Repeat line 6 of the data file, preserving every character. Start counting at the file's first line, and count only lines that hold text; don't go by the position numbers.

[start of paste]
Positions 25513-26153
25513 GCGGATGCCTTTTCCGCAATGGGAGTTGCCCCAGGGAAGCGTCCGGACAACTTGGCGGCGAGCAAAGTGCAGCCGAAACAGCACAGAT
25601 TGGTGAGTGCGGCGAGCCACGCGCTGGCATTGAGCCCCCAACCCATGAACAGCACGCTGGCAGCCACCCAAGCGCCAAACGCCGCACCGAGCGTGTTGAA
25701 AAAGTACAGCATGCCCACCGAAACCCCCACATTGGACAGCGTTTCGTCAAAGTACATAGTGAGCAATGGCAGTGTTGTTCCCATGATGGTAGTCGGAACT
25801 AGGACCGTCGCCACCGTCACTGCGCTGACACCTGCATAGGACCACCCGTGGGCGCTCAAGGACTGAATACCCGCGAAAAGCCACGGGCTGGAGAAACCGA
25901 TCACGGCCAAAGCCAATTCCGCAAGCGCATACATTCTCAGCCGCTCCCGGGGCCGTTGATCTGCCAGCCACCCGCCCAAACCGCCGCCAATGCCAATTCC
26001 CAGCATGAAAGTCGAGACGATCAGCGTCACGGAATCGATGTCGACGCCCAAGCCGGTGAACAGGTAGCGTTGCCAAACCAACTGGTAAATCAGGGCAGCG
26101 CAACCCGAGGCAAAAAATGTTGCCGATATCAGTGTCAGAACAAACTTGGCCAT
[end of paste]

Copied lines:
25901 TCACGGCCAAAGCCAATTCCGCAAGCGCATACATTCTCAGCCGCTCCCGGGGCCGTTGATCTGCCAGCCACCCGCCCAAACCGCCGCCAATGCCAATTCC